The closing, title piece -- composed by Tillison and Travis -- begins with what sounds like a sustained guitar/sax note twin lead, drums and bass walking along either side. But as we journey along with Tillison and company, we go through various moods, from pastoral to gloomy-dark (at one point recalling some of the darker textures of Pink Floyd's The Wall without sounding particularly Floyd-esque); from the intimate to the epic; from jazzy to funky to rock and back again. Tillison and Manning share lead vocals on this dynamic piece. One of my favorite sections (and there are many) is when it becomes a relaxed, jazzy piece that features some terrific, emotive sax playing from Travis. This same feel is then picked up by Jonsson on guitar.

In between these two epics, we get the Tillison/Manning piece "Lost In London." Flute flutters throughout, like a drunken bird, over a moody organ that suddenly becomes snarly (and later gets quite ferocious before being beaten down and subdued - and yes, you can think a bit of ELP here). The piece is meant to be lighthearted, a reflection on Tillison's attempt at gaining a recording contract, referencing even Richard Branson, though not exactly by name. It feels like a travelogue through London as well, naming (or referencing) people and places. The second chapter of this piece forms the latter two minutes with more happily trilling flute; here the subject turns more serious - political - when commenting on the Iraq war; a quick and pointed comment of a sentence or two conveys quite a lot of subtext.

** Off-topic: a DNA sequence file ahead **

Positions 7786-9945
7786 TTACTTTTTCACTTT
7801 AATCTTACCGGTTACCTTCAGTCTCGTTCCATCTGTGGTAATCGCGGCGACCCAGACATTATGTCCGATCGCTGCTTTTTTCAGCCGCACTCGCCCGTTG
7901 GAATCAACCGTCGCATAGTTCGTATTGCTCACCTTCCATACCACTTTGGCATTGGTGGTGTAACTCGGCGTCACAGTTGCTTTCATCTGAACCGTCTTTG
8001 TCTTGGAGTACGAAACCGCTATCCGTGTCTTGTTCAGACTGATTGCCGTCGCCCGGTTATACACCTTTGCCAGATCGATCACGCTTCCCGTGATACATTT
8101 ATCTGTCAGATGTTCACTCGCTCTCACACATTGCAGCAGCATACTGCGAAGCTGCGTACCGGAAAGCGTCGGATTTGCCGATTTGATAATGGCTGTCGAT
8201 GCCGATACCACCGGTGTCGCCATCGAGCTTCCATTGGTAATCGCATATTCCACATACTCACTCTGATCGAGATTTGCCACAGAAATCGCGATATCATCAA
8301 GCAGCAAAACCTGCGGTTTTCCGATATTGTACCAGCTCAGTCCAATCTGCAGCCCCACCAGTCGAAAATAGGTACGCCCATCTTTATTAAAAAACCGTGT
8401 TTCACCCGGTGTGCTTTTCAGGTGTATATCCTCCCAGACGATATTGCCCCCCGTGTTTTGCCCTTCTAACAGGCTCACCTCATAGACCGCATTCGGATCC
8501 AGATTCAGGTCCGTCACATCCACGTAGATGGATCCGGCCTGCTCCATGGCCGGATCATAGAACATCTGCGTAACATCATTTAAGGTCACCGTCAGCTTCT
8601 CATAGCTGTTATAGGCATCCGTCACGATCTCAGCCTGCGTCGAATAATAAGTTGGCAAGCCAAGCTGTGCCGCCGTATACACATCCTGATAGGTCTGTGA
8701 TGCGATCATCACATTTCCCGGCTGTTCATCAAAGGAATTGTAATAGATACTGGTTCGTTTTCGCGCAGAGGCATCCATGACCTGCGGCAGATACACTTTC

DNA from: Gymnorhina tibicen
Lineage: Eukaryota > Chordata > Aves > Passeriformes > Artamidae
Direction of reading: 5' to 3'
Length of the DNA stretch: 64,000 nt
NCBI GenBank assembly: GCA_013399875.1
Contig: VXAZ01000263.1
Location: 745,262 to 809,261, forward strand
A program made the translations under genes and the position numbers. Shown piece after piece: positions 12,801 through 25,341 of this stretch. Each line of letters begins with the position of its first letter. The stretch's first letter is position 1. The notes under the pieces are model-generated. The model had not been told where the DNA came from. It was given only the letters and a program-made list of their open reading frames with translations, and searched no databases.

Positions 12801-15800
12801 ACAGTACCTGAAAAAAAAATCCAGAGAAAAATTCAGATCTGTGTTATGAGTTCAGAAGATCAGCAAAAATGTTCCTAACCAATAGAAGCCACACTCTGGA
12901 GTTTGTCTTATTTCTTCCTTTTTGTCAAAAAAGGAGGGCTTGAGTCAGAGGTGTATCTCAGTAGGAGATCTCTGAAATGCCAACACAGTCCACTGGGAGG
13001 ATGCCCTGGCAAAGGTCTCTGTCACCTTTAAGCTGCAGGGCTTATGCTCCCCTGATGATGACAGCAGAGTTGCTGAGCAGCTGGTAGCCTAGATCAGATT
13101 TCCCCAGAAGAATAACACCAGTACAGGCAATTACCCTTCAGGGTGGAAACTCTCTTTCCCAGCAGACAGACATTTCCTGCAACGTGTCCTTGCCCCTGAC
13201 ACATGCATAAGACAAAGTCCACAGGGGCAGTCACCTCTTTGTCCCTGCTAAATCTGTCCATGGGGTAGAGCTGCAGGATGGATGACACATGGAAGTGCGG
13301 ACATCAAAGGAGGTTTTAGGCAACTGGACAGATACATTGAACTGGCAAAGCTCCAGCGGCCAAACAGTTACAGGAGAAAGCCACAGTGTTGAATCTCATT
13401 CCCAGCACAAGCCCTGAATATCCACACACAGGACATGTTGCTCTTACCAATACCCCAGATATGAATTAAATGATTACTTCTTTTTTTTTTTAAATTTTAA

"GPS Culture" begins with quickly percolating, classically proggy, keyboards; these give way to shrill keys and organs and hints of Yes - more the Yes of The Ladder than classic Yes. Some classic Yes-like elements do creep in though ("Yours Is No Disgrace" will flash in and out of your mind; and some "da da da"s seem particularly Yes-like), but otherwise, nothing at all like Yes, and very much The Tangent. Bass provides the main driving force here.

"Follow Your Leaders" begins with a funky, ELP-like, organ intro and transitions into something that sounds like a rockier version of 50's swing; I mean, if Dean Martin or Frank Sinatra rocked out with frenetic drumming, acidic guitars (during the instrumental interlude that is lead into by trilling flute), and throbbing bass. Here, too, keyboards cut and carve abstract shapes out of the atmosphere with smooth flowing lines (and more searing solos from Jonsson).